In the same email, Mr. Landis wrote that after breaking his hip in 2003, he flew to Girona, Spain—a training hub for American riders—and had two half-liter units of blood extracted from his body in three-week intervals to be used later during the Tour de France. The extraction, Mr. Landis claimed, took place in Mr. Armstrong’s apartment, where blood bags belonging to Mr. Armstrong and his then-teammate George Hincapie were kept in a refrigerator in Mr. Armstrong’s closet. Mr. Landis said he was asked to check the temperature of the blood daily. According to Mr. Landis, Mr. Armstrong left for a few weeks and asked Mr. Landis to make sure the electricity didn’t go off and ruin the blood. George Hincapie, through a spokesman, denied the allegations.

Dirty (R.) and dirtier (above).

Two of those officials said that Landis’s messages provided a detailed description of doping that began in 2002, Landis’s first year alongside then-teammate Lance Armstrong. Both were riding for the successful but now-defunct United States Postal Service team. The two officials who received the e-mail did not want their names published, citing ongoing investigations, including by federal authorities, into the content of the e-mail.


Landis, Admitting Doping, Accuses Top U.S. Cyclists

Two of those officials said that Landis’s messages provided a detailed description of doping that began in 2002, Landis’s first year alongside then-teammate Lance Armstrong. Both were riding for the successful but now-defunct United States Postal Service team. The two officials who received the e-mail did not want their names published, citing ongoing investigations, including by federal authorities, into the content of the e-mail.

In the messages, which were first reported by The Wall Street Journal, Landis accused other top American cyclists on the Postal Service team, including Armstrong, of using performance-enhancing drugs and methods. Other cyclists named were current United States road racing national champion George Hincapie, three-time Tour of California champion Levi Leipheimer and five-time United States time trial champion David Zabriskie.

None of those riders, who are all competing at this week’s Tour of California, were available for comment Wednesday.

Jonathan Vaughters, team manager of Zabriskie’s Garmin-Transitions team, said that Zabriskie was upset after learning of Landis’s accusations late Wednesday.

“I don’t know what is in the head of Floyd Landis, what his motivations are, but I think Dave just wants to get on with this race,” Vaughters said of Zabriskie, who is in the overall lead of the Tour of California, with four stages to go. “Dave can win this race. He can win this race clean, under any level of scrutiny.”

Steve Johnson, chief executive of USA Cycling and the main recipient of Landis’s e-mail messages, did not return several calls for this article on Wednesday. Landis also did not return phone calls, but told that he had no documentation to prove most of his claims against his former teammates.

“I want to clear my conscience,” said Landis, who races with the lower level OUCH-Bahati Foundation Pro Cycling team. “I don’t want to be part of the problem anymore.”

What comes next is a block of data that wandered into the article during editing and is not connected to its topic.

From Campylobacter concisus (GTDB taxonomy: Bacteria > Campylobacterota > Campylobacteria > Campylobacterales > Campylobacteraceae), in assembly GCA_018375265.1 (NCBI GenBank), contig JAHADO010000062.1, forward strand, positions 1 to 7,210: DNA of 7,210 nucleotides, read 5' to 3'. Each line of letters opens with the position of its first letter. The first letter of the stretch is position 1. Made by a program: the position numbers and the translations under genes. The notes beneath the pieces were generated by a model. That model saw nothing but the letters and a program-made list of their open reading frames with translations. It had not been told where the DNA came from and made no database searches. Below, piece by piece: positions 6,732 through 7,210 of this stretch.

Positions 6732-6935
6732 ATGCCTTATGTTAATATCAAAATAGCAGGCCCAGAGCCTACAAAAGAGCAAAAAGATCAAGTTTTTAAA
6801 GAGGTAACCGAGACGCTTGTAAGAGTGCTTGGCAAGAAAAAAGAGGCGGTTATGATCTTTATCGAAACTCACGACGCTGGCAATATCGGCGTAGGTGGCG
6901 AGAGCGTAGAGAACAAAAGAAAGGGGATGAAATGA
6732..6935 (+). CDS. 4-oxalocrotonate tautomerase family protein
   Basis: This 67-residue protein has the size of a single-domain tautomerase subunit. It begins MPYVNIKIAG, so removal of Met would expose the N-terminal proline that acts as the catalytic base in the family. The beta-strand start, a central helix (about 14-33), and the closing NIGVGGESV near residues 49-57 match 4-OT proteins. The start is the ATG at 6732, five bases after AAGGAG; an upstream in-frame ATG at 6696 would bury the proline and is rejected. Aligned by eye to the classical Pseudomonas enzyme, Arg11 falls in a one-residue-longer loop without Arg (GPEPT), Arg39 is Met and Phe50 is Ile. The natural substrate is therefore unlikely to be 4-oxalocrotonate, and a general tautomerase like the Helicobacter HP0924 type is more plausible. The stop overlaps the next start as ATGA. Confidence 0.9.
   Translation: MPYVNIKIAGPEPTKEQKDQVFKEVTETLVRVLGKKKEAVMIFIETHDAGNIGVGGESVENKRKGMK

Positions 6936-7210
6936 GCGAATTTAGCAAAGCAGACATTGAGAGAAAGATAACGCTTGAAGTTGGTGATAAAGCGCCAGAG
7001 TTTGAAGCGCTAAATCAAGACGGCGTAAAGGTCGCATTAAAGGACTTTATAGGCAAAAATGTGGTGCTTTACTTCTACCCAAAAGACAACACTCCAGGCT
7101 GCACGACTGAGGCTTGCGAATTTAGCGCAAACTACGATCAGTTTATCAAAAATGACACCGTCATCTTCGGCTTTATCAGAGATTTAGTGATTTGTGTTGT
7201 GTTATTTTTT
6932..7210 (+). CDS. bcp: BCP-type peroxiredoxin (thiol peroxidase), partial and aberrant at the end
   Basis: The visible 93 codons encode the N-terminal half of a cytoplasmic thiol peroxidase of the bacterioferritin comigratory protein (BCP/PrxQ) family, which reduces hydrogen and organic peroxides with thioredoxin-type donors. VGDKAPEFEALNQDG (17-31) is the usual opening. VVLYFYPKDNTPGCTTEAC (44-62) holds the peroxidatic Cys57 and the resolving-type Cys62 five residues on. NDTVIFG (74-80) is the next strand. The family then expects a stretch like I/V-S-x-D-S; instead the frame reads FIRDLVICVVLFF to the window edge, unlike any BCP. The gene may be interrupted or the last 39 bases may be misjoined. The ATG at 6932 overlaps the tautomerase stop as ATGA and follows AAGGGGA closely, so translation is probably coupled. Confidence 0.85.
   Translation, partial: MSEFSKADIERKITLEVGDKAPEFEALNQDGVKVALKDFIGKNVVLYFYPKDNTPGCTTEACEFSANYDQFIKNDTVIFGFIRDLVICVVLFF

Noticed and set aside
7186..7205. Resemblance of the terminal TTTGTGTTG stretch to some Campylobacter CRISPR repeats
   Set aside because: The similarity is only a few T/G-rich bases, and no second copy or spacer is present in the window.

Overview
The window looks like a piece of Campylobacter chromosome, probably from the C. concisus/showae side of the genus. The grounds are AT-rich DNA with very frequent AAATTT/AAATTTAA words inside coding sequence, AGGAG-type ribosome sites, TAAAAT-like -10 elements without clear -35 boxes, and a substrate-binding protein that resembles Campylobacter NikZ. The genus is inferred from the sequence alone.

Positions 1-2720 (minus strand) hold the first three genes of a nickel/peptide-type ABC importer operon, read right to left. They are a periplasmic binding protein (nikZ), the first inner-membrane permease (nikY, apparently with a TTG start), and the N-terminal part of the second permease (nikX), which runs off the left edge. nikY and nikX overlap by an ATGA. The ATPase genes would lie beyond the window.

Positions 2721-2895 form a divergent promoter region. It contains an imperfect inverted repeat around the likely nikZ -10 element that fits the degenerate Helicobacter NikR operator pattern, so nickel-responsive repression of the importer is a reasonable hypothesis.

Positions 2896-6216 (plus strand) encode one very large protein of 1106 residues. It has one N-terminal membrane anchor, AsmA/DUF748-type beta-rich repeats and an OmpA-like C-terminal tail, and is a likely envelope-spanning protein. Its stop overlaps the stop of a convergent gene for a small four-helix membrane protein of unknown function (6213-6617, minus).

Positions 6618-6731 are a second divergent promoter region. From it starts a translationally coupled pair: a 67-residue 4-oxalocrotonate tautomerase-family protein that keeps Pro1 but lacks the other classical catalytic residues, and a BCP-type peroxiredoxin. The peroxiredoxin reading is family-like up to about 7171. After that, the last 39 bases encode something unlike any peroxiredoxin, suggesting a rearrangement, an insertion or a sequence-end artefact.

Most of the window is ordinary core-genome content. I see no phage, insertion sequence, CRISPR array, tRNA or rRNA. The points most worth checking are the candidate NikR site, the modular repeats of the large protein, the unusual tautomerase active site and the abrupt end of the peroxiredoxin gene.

Landis provided detailed information about his own doping practices, saying he consistently used the blood-booster EPO to increase his endurance, testosterone, human growth hormone and blood transfusions.

He said he took female hormones and tried insulin once during the years he rode for the Postal Service and Swiss-based Phonak teams, according to He spent $90,000 a year on his doping regimen, he said.

Landis said that some of his teammates on the Postal Service team were well aware of the doping regimen in the sport. In at least one of his messages to cycling officials, according to a person who received it, Landis said that he and Armstrong, the seven-time Tour de France champion, had discussed the need to use blood transfusions to boost endurance. A new test for the synthetic blood-booster, EPO, had made doping more difficult.

Armstrong, who has been dogged by doping allegations throughout his career, has denied doping and has never officially tested positive. At the 1999 Tour, he failed a test for a corticosteroid, but produced a doctor’s note for it.

More pointedly, Landis said of Armstrong and the team:

One example comes from 2004, when Landis said a team bus left the finish line, headed for the hotel, and stopped on the way for blood transfusions to to boost the riders oxygen capacity.  “The driver pretended to have engine trouble and stopped on a remote mountain road for an hour or so so the entire team could have half a liter of blood added,” Landis wrote.  “This was the only time that I ever saw the whole team transfused in plain view of all the other riders and the bus driver.”

Are we suprised by the Landis’ admissions?  We are surprised he admitted it, but not surprised at what he admitted to.  Landis had vehemently denied doping even after being stripped of his Tour de France crown.  Basically, if it looks like a duck and acts like a duck, then it’s a duck.  We wrote a page on Lance Armstrong’s doping to which some excellent comments are attached.  You can review it at the link below.

Be a clean athlete!

Crack (